If drone delivery is going to go mainstream, it’s going to need bigger aircraft that can handle more stuff. Today, Alphabet’s Wing unveiled the first in a new lineup of larger drones with more payload capacity.
Wing’s flagship drone is designed to handle payloads of up to 2.5 pounds. The new drone can handle up to five pounds without sacrificing range. The company says that it has enough battery power to complete 12 miles round trip while cruising at up to 65mph.
“It’s always been our vision to implement a multimodal drone delivery model, in the same way that ground delivery uses different vehicle sizes for different orders,” Wing CEO Adam Woodworth said in a blog post.
“It’s always been our vision to implement a multimodal drone delivery model”
By deploying larger drones capable of carrying more stuff, Wing says its customers can place orders for more items, making its service more useful and convenient. The new drone will be deployed in the communities where Wing operates within the next 12 months, the company says.
The idea of bundling orders is based on data that Wing collects from its customers. The company says that while 70 percent of its orders are delivered by one drone, 30 percent are delivered by two. The addition of a larger drone with more capacity will help the company better serve those customers who were previously ordering so many items it required multiple drone deliveries.
“Think of it like how airlines operate different aircrafts for different routes: This new aircraft will streamline our deliveries of larger orders,” Woodworth said. “For example, you could order last minute ingredients for dinner — pasta, marinara sauce, parmesan cheese, canned olives and garlic.”
Wing’s drones use tethers and grappling hooks to pick up and drop off small bags and cardboard boxes on customers’ front lawns. The company says it has completed over 350,000 deliveries, most of which have taken place in Australia. The company also operates in Finland and the US, where it’s making deliveries for Walmart for customers within a six-mile range of two superstores outside of Dallas-Fort Worth and for certain stores in Christiansburg, Virginia.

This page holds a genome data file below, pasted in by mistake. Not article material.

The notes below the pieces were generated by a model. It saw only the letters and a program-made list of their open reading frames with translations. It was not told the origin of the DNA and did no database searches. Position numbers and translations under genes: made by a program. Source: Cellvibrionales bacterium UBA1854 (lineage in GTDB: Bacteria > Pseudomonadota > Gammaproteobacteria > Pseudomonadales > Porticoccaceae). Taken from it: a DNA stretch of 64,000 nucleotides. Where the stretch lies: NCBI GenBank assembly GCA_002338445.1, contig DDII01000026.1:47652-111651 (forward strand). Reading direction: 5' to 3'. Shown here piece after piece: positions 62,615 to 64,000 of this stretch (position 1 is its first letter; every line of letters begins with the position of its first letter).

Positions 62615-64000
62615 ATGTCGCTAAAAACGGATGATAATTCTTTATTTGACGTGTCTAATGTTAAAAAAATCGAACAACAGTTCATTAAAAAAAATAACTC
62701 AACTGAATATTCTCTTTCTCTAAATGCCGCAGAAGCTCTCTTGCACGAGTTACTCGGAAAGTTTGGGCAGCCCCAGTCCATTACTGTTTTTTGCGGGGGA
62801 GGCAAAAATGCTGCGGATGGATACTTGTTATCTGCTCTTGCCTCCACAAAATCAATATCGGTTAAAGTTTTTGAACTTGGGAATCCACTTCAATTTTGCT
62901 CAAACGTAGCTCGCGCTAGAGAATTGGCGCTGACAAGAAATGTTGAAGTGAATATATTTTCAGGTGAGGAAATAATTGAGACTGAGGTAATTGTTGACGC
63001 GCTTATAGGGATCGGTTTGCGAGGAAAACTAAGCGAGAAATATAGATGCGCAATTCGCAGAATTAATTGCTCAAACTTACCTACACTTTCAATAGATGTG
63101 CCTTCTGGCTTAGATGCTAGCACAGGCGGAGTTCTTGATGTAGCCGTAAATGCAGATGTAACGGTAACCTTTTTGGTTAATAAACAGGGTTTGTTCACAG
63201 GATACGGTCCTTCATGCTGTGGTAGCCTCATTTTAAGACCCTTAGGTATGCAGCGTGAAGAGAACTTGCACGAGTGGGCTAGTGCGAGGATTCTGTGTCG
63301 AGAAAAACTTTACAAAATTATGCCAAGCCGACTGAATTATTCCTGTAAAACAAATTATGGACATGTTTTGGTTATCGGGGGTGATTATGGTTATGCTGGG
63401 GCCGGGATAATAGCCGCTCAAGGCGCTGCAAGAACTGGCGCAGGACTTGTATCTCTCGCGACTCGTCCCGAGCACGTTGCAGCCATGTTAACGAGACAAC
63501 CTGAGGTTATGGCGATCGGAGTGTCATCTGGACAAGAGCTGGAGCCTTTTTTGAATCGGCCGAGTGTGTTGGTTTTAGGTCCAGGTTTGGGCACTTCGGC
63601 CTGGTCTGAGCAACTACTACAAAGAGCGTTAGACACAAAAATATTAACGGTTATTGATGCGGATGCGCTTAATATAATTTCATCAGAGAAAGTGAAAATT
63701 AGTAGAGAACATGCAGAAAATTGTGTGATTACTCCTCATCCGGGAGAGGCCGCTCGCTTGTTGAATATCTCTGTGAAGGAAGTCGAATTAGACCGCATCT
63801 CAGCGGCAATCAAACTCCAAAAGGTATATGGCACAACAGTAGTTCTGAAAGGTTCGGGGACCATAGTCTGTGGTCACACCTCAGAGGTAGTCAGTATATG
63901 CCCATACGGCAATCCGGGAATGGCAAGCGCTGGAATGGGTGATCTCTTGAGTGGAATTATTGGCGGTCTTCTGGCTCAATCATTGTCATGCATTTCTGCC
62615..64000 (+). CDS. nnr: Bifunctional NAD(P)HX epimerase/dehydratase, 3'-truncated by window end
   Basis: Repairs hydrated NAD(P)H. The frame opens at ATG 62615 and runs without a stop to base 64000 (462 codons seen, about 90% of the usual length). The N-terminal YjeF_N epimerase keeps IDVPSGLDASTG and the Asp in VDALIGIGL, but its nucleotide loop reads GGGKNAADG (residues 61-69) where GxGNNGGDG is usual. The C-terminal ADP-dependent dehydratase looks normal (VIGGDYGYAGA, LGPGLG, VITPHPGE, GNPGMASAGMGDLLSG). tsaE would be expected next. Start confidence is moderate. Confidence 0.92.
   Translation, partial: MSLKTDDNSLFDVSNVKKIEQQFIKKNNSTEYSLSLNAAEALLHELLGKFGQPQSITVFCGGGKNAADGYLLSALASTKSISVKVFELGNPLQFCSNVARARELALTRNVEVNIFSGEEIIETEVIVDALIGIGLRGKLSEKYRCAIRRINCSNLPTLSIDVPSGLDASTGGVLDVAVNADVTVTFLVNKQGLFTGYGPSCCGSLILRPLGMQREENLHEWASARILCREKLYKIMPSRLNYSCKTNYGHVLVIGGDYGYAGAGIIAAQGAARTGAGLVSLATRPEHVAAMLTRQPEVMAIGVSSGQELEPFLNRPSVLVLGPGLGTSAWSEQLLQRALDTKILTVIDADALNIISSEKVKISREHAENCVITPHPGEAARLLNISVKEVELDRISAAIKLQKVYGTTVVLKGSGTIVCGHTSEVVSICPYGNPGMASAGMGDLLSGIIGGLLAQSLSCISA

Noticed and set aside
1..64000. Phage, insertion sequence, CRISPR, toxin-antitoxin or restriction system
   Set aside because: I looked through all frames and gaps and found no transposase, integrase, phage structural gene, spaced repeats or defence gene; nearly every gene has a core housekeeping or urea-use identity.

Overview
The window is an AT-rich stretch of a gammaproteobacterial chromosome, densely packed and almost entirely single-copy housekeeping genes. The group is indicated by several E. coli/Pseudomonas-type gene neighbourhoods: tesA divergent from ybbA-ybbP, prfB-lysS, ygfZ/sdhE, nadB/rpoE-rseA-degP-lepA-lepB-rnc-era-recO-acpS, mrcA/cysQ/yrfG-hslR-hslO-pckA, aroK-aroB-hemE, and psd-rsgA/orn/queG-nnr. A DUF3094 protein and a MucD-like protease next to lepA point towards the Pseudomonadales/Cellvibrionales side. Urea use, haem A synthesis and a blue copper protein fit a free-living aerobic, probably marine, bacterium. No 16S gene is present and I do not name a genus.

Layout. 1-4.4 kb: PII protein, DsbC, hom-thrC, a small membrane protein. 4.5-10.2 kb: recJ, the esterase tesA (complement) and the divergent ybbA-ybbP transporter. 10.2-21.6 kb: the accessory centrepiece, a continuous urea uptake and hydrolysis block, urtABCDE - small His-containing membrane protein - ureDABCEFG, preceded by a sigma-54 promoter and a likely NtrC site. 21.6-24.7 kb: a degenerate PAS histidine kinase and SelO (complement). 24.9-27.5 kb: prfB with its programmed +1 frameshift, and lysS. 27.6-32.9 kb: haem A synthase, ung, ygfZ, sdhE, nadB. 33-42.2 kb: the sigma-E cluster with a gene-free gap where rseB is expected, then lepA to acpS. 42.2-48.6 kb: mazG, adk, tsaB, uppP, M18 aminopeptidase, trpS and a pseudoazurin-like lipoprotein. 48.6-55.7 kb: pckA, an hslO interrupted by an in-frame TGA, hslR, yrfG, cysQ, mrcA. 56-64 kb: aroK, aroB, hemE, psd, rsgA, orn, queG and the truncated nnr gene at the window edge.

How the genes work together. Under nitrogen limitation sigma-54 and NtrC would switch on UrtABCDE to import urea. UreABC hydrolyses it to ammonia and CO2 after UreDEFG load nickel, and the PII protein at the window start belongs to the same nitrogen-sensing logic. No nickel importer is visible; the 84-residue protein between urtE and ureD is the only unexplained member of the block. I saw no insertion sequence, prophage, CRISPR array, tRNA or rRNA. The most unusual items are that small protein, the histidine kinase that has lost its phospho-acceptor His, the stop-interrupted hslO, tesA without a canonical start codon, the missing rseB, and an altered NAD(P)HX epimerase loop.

For years, drone delivery startups were hampered by rules that required operators to keep their aircraft within view at all times. The idea to station observers along a delivery drone was impractical and costly, preventing many companies from scaling up.
“Think of it like how airlines operate different aircrafts for different routes”
But after years of prototype testing and small suburban pilot projects, drone deliveries are expected to expand dramatically in the next few years after clearing some (but not all) of its regulatory hurdles.
A number of companies, including Wing, UPS, and Skydio, have received permission from the Federal Aviation Administration to deliver goods to people who may live miles away and not in the drone operator’s line of sight. Allowing them to operate “beyond the visual line of sight” was a huge milestone for the nascent industry and opened the door to bigger service areas and more customers.
Currently, customers can order items from a limited number of stores that are partnering with Wing, including Walgreens, Blue Bell Creameries, Easyvet, and Texas Health. Wing hopes to expand its delivery offerings by introducing different sizes of aircraft that can handle smaller or bigger packages.
Wing is also thinking about other ways to improve the efficiency of its delivery network. It recently created a system that enables its drones to dynamically take pickup and delivery jobs back-to-back without needing to report back to an originating base. This system includes the use of Autoloader stations, which are installed at retailers’ parking lots for employees to load a prepared order when ready. When a drone is available, it can lower a rope to grab it without anyone waiting around.
Drone delivery companies claim that by shifting more deliveries to small electric multi-rotor aircraft, fewer polluting trucks will be needed for last-mile deliveries. It’s a similar pitch being made by sidewalk robot companies delivering takeout orders to residents of Los Angeles and other cities.